Since my backpacking trip to the Lost Coast Trail, I haven’t run or hiked at all. It’s been over 2 weeks, but unfortunately the plantar fasciitis in my left foot forced me to stay out of most of outdoor activities that I enjoy. I was going to do a long, strenuous hike yesterday, but I decided to take further caution instead. Although I started walking to work as of last Thursday, I concluded that one more week of resting and home remedying my foot would do more good than harm. However, I couldn’t let this deter me from enjoying my other favorite outdoor activity – SUPing.
HOW TO GET TO MOTHER’S BEACH
Mother’s Beach is located in Marina Del Rey. Major roads that lead to the beach are Venice Blvd., Washington Blvd. and Lincoln Blvd. Since the beach sits between Via Marina and Palawan Way, you’d want to park at the parking lots nearby. The most convenient and popular one is at Admiralty Way.
WHEN TO GO SUPING
ITEMS YOU MUST BRING
Depending on how long you plan to go SUPing, but it’s recommended that you bring the following if you plan to paddle out there for longer than a couple of hours.
- Sunscreen (regardless of how you paddle – always put it on)
- Water proof bag (for your accessories)
- PFD (Personal Floating Device) – You will get ticketed if you don’t have it because a SUP is considered a boat for its size in California
MY SUPING IN SOCAL OCEAN
It was time to go SUPing, and I found myself launching my SUP at Mother’s Beach in Marina Del Rey.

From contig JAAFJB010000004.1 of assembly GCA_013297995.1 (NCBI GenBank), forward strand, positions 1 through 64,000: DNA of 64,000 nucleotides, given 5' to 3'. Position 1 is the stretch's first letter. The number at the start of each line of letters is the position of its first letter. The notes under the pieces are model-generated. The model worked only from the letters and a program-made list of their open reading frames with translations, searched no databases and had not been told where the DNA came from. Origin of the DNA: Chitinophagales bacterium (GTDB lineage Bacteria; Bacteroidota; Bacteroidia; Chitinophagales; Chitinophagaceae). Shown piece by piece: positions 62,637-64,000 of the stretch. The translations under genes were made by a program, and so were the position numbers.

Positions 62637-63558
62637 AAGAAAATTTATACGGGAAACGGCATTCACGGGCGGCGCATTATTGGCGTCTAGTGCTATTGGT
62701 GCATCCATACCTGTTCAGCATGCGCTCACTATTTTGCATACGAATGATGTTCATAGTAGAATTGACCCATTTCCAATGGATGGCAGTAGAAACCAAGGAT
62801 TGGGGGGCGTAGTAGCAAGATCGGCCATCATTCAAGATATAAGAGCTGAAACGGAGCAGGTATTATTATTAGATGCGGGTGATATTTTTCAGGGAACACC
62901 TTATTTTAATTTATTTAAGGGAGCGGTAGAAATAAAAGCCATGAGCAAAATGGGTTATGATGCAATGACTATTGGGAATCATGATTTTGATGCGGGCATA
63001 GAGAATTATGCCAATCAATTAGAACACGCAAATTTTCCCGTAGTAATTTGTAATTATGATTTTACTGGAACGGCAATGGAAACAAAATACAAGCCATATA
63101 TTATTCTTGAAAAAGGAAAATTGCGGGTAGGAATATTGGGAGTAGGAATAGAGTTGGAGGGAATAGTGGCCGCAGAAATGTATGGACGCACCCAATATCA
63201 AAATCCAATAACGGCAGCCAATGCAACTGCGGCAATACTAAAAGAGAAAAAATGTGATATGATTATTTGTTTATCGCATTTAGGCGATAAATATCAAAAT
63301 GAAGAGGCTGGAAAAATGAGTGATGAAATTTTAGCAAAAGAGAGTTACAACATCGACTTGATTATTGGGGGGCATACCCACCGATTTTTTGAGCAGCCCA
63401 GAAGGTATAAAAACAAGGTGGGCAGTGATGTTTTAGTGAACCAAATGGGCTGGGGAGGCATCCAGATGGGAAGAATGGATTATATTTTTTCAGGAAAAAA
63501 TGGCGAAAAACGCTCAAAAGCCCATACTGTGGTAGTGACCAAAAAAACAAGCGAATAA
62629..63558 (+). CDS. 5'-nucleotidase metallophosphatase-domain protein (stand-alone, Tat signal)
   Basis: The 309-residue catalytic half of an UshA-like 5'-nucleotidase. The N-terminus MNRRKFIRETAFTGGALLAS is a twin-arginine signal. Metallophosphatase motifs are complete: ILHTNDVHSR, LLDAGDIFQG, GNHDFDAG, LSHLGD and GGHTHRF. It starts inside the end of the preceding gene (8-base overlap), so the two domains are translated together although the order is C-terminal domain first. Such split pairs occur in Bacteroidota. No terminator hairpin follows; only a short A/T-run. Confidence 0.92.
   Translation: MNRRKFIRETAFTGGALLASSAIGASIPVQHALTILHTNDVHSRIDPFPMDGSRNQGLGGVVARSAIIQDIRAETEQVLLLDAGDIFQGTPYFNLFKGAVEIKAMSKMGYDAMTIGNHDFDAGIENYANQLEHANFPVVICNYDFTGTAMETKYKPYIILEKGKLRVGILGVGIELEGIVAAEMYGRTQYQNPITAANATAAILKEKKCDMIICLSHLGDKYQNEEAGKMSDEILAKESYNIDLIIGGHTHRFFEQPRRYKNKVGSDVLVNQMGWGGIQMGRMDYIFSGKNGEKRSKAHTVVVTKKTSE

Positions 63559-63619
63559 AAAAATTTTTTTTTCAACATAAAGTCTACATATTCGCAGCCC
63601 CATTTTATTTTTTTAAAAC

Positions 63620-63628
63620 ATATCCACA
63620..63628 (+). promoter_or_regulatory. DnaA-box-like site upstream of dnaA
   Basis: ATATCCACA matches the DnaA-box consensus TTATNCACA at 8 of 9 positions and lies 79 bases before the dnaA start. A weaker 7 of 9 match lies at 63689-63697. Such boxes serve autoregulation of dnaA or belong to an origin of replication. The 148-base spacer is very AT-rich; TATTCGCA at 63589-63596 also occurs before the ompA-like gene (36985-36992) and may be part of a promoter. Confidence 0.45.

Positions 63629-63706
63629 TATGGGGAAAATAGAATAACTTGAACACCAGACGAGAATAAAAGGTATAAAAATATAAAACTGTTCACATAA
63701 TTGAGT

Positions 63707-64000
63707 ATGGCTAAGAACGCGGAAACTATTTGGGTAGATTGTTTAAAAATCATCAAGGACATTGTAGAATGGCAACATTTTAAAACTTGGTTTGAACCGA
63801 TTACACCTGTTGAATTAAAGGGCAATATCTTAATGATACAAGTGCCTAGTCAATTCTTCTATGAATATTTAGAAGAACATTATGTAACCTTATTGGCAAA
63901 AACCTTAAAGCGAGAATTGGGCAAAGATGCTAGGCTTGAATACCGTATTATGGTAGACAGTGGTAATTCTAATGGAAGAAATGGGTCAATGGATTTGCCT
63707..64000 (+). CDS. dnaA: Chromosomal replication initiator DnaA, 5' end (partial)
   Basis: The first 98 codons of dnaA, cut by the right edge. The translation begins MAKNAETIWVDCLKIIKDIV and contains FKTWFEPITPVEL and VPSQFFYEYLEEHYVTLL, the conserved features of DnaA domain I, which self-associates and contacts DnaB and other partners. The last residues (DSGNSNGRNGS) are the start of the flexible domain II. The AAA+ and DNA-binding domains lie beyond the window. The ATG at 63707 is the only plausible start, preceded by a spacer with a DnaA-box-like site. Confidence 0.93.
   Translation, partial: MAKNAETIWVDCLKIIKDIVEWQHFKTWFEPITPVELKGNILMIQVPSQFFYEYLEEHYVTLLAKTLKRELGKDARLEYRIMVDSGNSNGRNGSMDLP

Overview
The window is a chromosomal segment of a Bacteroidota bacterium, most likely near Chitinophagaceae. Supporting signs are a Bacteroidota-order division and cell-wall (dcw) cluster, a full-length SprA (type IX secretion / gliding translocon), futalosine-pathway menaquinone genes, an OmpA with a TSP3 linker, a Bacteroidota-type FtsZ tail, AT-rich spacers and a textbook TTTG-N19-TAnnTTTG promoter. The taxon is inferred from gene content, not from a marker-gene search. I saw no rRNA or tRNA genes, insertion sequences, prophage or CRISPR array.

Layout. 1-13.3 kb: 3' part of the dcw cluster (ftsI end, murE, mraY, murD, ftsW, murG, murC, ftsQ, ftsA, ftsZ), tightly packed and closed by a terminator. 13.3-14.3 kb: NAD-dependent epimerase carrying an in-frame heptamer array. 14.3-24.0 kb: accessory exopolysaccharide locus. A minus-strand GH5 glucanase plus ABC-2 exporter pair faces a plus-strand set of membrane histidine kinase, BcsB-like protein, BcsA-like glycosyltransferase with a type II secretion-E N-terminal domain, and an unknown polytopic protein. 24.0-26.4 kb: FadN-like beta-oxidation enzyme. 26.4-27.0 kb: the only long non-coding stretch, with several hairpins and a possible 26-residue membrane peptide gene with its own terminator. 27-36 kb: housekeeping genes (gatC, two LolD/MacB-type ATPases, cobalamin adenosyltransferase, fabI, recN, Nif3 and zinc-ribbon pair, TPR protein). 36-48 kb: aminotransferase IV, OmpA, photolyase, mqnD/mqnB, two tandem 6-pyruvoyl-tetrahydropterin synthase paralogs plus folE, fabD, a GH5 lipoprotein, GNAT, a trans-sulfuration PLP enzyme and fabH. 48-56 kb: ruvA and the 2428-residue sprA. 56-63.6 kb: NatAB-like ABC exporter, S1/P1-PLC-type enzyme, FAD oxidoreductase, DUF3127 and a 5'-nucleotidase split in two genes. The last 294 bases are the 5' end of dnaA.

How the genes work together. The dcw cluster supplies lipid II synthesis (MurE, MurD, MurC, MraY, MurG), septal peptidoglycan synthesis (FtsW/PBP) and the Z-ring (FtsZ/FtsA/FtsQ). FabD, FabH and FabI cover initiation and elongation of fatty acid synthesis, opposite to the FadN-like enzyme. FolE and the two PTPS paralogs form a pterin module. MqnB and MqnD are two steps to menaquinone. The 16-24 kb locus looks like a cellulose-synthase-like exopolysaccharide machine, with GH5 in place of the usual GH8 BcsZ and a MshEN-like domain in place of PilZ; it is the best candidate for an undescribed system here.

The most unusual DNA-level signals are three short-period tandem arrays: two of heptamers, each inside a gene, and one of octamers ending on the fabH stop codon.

It is quite a small but popular one with families with kids because they can BBQ right by the water. In order to get out of the beach, one must go through the marina and into the Venice Channel, which is the pathway to the ocean. So, the channel could get quite busy with a constant flux of boats, ships, water scooters, and rowers and paddlers.
It takes less than an hour to reach the bank at the end of the Venice Channel by SUPing and one must decide to go either to the right or left. As busy as it seems, still there’s a sort of rule to follow in this channel, and traffic must stay to the right, and the slowest, such as kayakers or paddlers, must stay all the way to the right, so it is natural to take a right to exit into the ocean.
Because the Los Angeles International Airport (LAX) is not too far from the area, while paddling through the channel or around the end of the channel, it is not uncommon to see airplanes take off. Or maybe too often, with a soaring roar.
I saw quite a few boats already sailing and motor boats cruising further out when I found my spot. In a far distance, I saw a parasailing boat tugging a parachute with passengers up in the air.
I turned to my favorite view – Venice beach.
I usually have bare feet while SUPing. But due to my plantar fasciitis, I wanted to keep the sole support for my left arch, so I had these water shoes on. I even had the compression sock on. On my right ankle I had the leash on, which is attached to my SUP at the other end.
I tried to capture a few panoramic shots of the beach from where I was, but the waves were quite high today, making it almost impossible to get a straight-lined beach shot.
After snacking as I was afloat, I decided to paddle back. Part of me wanted to catch the sunset from there, but I didn’t plan on staying out really late.
SUPing keeps me close to the ocean. Where the origin of life came from. It makes me feel like I am part of this planet. As I paddle hard through the water, the seawater gently splashes against my board and the sun beams its ray upon anything that it reaches.
The vast ocean feels a lot closer as I dip my feet in the deep water. High and low waves are a constant reminder that there’s more to the phenomenon than meets the eye. And at the end the tides always bring me back to the shore, as if it knows where I belong. By the time this ritual is over, I feel more alive than any time of the day or week, because I was connected with nature. Once again.